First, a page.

While all employees benefit from believing that their companies trust them, they must still accept the modern workplace reality that certain privacy interests must be carefully weighed against protecting valid business interests. Furthermore, employers have a need and a duty to make sure that all employees are putting in their fair share of time while completing assignments. No one should be allowed to waste valuable work time surfing the Internet or responding to personal emails while others are shouldering their proper tasks.
Do many employers regularly monitor computer and Internet usage?
At present, about 80% of large companies carefully monitor how their employees use workplace computers. They also routinely review all company website and social media postings and randomly review email exchanges and software downloads. Internet usage is also closely monitored. These practices can often help businesses avoid future lawsuits and financial losses.
Once your company decides to begin monitoring practices, you really should talk with your Houston business law attorney about all the legal concerns that can develop.
Before addressing other key issues involved with monitoring your employees, it will be helpful to note how many companies provide notice to their workers that their computer usage and Internet activities will soon be regularly reviewed.
When and how do employers bring up computer and Internet monitoring to employees?
As the following information indicates, your careful review of how employees are using their computers can prevent many serious workplace conflicts.
Harmful activities pursued by some using company computers, email and the Internet
Federal, state and even global laws can limit these rights. Also, most employers do not have the right to invade employee privacy by placing intrusive cameras or audio devices in restrooms or lunchrooms. However, they do have some specific rights to monitor how employees use equipment provided to them. And under certain circumstances, companies can even monitor how employees use their own personal computers while logged on to company networks and databases.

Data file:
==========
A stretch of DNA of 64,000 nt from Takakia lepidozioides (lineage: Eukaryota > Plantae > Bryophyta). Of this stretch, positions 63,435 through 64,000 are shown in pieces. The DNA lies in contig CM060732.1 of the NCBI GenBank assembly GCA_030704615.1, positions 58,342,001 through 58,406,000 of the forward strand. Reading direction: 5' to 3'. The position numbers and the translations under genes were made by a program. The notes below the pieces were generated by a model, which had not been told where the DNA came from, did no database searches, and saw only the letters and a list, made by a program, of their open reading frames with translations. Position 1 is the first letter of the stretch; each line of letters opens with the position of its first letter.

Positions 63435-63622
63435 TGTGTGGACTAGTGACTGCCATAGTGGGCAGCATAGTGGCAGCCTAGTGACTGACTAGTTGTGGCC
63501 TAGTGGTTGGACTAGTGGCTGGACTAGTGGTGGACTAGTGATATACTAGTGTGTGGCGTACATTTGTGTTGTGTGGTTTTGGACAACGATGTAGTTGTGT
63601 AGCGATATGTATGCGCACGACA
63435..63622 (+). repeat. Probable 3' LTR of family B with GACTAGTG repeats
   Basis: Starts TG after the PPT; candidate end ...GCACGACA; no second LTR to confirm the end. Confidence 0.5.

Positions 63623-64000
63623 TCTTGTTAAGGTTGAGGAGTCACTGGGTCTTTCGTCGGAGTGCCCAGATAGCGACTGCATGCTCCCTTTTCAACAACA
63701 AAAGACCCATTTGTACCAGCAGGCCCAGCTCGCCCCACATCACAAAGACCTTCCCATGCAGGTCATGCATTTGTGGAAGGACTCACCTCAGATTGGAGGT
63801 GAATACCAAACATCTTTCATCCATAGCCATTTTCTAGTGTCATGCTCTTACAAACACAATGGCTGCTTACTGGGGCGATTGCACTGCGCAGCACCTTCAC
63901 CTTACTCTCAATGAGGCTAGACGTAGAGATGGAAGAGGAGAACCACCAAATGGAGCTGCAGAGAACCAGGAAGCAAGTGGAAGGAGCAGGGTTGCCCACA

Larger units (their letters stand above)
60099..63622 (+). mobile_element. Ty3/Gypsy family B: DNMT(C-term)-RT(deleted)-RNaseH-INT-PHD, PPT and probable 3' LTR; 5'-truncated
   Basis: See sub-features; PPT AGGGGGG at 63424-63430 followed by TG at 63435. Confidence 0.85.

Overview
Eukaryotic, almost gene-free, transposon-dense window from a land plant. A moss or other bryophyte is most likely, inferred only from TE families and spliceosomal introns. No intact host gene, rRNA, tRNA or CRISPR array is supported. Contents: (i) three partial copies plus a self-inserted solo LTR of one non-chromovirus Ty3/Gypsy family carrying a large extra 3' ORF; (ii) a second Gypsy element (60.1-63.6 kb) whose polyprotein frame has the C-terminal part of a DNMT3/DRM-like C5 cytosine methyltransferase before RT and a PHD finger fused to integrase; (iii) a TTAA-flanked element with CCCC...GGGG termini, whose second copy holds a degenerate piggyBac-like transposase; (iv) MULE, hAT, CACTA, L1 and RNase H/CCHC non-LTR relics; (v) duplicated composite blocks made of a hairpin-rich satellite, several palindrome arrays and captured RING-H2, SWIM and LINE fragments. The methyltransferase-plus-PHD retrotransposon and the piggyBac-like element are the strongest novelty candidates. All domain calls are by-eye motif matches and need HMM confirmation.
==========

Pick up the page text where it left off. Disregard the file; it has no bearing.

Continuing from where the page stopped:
In general, any efforts you make to monitor employee communications must agree with the provisions of the federal Electronic Communications Privacy Act (ECPA). Fortunately, it does allow certain types of monitoring that fall within an acceptable “business purpose exception.” In other words, your monitoring efforts must have a direct tie to protecting a “legitimate business purpose.”
As already noted above, it’s crucial to discuss all these matters with your attorney to be sure your approach to computer monitoring will not subject your company to any employee or third-party privacy lawsuits.
What global, federal and Texas laws address all these various legal topics?
Keep in mind that companies regularly interacting with international clients or companies must be prepared to observe all the following types of governing laws.
Companies of every size must give all these issues considerable thought before buying any types of computer monitoring software. You’ll also need to decide which DLP (data loss prevention) solutions or strategies are most likely to meet your company’s unique needs. For example, do you want to prioritize software that helps with network traffic monitoring, keystroke logging, natural language processing – or other methods? You’ll also need to consider what types of data encryption practices may be useful to you.
Fortunately, there are many outside consultants who can help you carefully evaluate all the current computer monitoring software that’s available – so you can find the best products that fall within an affordable price range for your company.
Please feel free to contact one of our Murray Lobb attorneys so we can address your current questions about monitoring your employees’ business communications and usage of the Internet. We can also help you draft the types of privacy consent forms and other paperwork that can help you more proactively safeguard your company’s business interests.
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